2. Xunzi in the Light of the Guodian Manuscripts 1. For the ®rst of®cial report of this excavation, see Sheng Jingmen Shi Bowuguan. On the date of the tomb, see Li Boqian, 18±19; Liu Zuxin, 31; Wang Bo, ``Meiguo Damusi Daxue Guodian Laozi guoji xueshu taolunhui jiyao,'' 2; Peng Hao, ``Guodian yihao mu de niandai ji xiangguan de wenti''; idem, ``Guo- dian yihao mu de niandai yu jianben Laozi de jiegou,'' 13±15; Wang Baoxuan; Luo Yunhuan; and Cui Renyi. The of the deceased is unclear; the earlier suggestion that he may have been a tutor to the crown prince of the state of Chu has recently been challenged. See, for example, Xing Wen, 246; and Li Ling, ``Guodian Chujian yanjiu zhong de liangge wentiÐMeiguo Damusi Xueyuan Guodian Chujian Laozi guoji xueshu taolunhui ganxiang,'' 47±49. Peng Hao, ``Guodian yihao mu de niandai yu jianben Laozi de jiegou,'' 16, concludes that ``the tomb occupant may have been born into a prominent aristocratic family and,not having attainedrank andstatus, pursuedthe theories of Daoism and Confucianism.'' 2. Since the publication of Guodian Chumu zhujian, scholars dissatis®ed with the editorial group's choice of the title Cheng zhi wen zhi (the meaning of which was never clear) have begun to refer to this manuscript by various other names. The most common such alternate title is Tian jiang dachang )M'8 (Heaven Lays Down Its Great Constancy)Ðor simply DachangÐwhich is the most important phrase in the text (andis discussedfurther below). See, for example, Guo Yi, 208±229. In order to avoid confusion, the text is cited here by the name Cheng zhi wen zhi. Guo also presents a new arrangement of this text that is vastly more successful than the version in Guodian Chumu zhujian, but as his work 172 Notes to Pages 36±38 may not be available to all readers, I quote the text as it appears in Guodian Chumu zhujian. 3. The ®rst four titles in this list, incidentally, may belong together as a single text. They are written on bamboo strips of the same dimensions andexpoundre- markably similar ideas, as will be demonstrated below. Cf. Ding Sixin, 358; and Wang Bo, Jianbo sixiang wenxian lunji, 249 f. 4. Tang andYu are the sage kings Yao / andShun , respectively. 5. Two of the few publications to make this point are Ning Chen, ``The Ideo- logical Backgroundof the Mencian Discussion of Human Nature,'' 36; andLi Zehou, 420±421. 6. The seminal manifesto of this view is Li Xueqin, ``Jingmen Guodian Chu- jian zhong de Zisizi.''Seealsoidem,``TheConfucianTextsfromGuodianTomb Number One,'' 109±110; ``Xian-Qin rujia zhuzuo de zhongda faxian''; and ``Cong jianbo yiji Wuxing tandao `Daxue,''' esp. 50±51. Jiang Guanghui, ``Guodian Chu- jian yu ZisiziÐJian tan Guodian Chujian de sixiangshi yiyi,'' 88, concludes that the following texts were all written by Zisi: Tang Yu zhi dao, Ziyi, Wuxing, Xing zi ming chu, Qiongda yi shi, Cheng zhi wen zhi (which he calls Qiuji Bñ), Lu Mugong wen Zisi oFlOP,andLiude. But we do not know nearly enough about the ®gure of Zisi, let alone his teachings, to make such speci®c attributions. One philological argument in favor of an association with the Zisizi is made by Liao Mingchun in two separate articles: ``Jingmen Guodian Chujian yu xian- Qin ruxue,'' 42; and``GuodianChujian rujia zhuzuo kao,'' 71. In his commentary to the Wenxuan ‡x,LiShanN„ (d. a.d. 689) citeda number of lines from Ziyi andattributedthem to the Zisizi. See ``Sizi jiangde lun'' ÛP·Ö, Liuchen zhu Wenxuan 51.14b; and``Da He Shao'' EU­, Liuchen zhu Wenxuan 24.15b. Since the Zisizi still existedin Li Shan's day, Liao Mingchun surmises that it must have included at least part of Ziyi. Andit is well known that ˆÄ (a.d. 441± 513) listed Ziyi, among other texts, as part of the Zisizi in a memorial recorded in ``Yinyue shang'' ó , Suishu 13.288. However, these points do not convince ChengYuanmin,30±32,whoarguesthatShen Yue was mistaken andthat the ostensible parallels between Ziyi and Zisizi are merely repetitions of common Con- fucian . Other Mainlandscholars associate the Guodian manuscripts with Mencian Confucianism; see, for example, Pang Pu, ``Chudu Guodian Chujian,'' 6. For an overview of Guodian studies in Mainland China, see Jiang Guanghui, ``Guodian Chujian yu yuandian ruxue'' and idem, ``Guodian Chujian yu zaoqi daojia.'' 7. To date, the most comprehensive study of the graphs used in the manu- scriptsisCheungKwong-yue. 8. Private communication from Professor Xu Shaohua, University. 9. ``Zhengming,'' Xunzi jijie 16.22.412. Notes to Pages 38±39 173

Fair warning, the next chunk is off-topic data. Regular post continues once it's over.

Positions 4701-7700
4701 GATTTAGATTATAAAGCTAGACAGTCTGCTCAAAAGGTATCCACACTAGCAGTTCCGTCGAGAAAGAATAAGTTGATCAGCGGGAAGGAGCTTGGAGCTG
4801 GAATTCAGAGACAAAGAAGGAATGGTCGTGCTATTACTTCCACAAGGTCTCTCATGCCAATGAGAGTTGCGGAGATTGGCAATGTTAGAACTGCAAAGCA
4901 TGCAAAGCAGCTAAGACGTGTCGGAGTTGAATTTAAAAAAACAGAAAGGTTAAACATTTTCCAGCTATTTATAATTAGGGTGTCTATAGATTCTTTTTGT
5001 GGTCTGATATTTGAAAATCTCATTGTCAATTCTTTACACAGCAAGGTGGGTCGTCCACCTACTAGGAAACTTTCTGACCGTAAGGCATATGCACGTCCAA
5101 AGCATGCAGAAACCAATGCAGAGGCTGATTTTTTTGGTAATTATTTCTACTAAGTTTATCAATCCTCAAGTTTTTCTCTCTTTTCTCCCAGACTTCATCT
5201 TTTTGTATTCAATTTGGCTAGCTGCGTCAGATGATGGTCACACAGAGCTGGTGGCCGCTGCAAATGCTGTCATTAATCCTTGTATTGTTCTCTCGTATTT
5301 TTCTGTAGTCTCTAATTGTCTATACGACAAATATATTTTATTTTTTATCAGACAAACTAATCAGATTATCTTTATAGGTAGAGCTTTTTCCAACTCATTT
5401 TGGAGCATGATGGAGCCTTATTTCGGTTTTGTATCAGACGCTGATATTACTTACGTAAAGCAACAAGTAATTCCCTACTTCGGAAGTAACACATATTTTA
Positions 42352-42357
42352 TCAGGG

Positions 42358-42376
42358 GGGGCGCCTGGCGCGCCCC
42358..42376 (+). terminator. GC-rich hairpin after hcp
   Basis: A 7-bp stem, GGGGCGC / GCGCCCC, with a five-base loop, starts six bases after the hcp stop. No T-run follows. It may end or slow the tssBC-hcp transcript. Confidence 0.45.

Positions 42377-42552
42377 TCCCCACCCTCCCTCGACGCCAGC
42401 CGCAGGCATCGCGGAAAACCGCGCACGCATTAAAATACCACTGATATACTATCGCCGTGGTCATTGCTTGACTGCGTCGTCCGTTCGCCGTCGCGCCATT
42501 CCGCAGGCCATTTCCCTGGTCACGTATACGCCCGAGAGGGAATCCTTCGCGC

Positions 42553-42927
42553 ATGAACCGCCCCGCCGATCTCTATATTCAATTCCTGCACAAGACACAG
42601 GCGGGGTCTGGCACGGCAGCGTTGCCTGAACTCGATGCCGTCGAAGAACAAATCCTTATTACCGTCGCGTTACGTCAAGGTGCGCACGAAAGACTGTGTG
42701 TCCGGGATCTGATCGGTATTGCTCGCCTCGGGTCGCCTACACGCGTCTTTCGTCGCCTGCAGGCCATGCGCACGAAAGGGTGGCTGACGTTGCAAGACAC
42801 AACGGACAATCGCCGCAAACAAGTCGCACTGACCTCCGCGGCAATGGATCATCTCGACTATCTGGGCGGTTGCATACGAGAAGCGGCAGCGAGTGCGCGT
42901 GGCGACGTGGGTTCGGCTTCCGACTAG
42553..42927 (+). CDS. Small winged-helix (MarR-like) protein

10. Graham, Studies in Chinese Philosophy and Philosophical Literature, 7±66. See also Goldin, Rituals of the Way, 11 f. 11. ``Xing'' ', Mengzi ziyi shuzheng B.25; cf. Goldin, Rituals of the Way, 12 f. Incidentally, the great Neo-Confucian $ (1033±1107) also ob- servedthat Mencius' use of the term xing was different from that of Gaozi. See , 18.229. Cheng Yi was referring to a peculiar Neo-Confucian dichotomy between the ``fundamental xing'' 'K,, which corresponds to the principle of the universe, andthe ``physical xing'' 'êK', which is the imperfect human form made up of qi. But since neither Mencius nor Gaozi (nor Xunzi, for that matter) makes such a distinction, Cheng Yi cannot be said to have identi®ed the salient difference in usage. 12. Cf. Ning Chen, ``Ideological Background,'' 22 f. 13. Xing zi ming chu, strip 9; Guodian Chumu zhujian, 179. Compare ``- xue'' øx, Xunzi jijie 1.1.2: ``The children of Gan, Yue, Yi, and Mo all make the same sounds when born but grow up to have different customs; teaching makes this so'' rÁŠÁ7Á‰KP r w p× YK6_.Thisideais echoedin Analects 17.2, Lunyu jishi 34.1177: ``[People's] xing areclosetoonean- other; practice makes them distant from one another'' 'øÑ_ Òø`_. 14. For the reading of this character as tian ), see Chen Ning, ``Guodian Chumu zhujian zhong de rujia renxing yanlun chutan,'' 39; and idem, ``Ideological Background,'' 38n.33. But scholars disagree as to the interpretation of the entire phrase. See, for example, Zhou Fengwu, ``Guodian Chujian zhaji,'' 357 f.; Li Ling, Guodian Chujian jiaodu ji, 122 and124; andGuo Yi, 218. 15. Cheng zhi wen zhi, strips 26±28; Guodian Chumu zhujian, 168. Compare ``Xing'e'' 'á, Xunzi jijie 17.23.438: ``That by which the Sage is the same as the populace andis not different from the populace is his xing'' EVºK@å ¼ > v p¼>Å '_.Cf.Cook,``Conglijiaoyuxingfazhibiankanxian-Qin zhuzi de quanshi chuantong,'' 15. 16. Qiu Xigui Ø+-,inGuodian Chumu zhujian, 170n.28, suspects that the character mo « shouldbe readas mu U,thus:``theSagecannotbevenerated [on account of his xing].'' Guo Yi, 221, interprets this to mean that common peo- ple cannot match the Sage's level of cultivation. 17. Xing zi ming chu, strips 3±4; Guodian Chumu zhujian, 179. 18. For this translation of qing, see Hansen, A Daoist Theory of Chinese Thought, esp. 405n.14. The meaning of qing (which is also commonly understood either as ``essence'' or ``emotion'') is the subject of much scholarly controversy. I earlier supporteda translation along the lines of ``essence'' (Goldin, Rituals of the Way, 112n.2) but am now persuaded that Hansen's ``reality response'' works far better for texts such as Xing zi ming chu. See also Hansen's ``Qing (Emotions) Å in Pre- Buddhist Chinese Thought.'' 174 Notes to Pages 39±41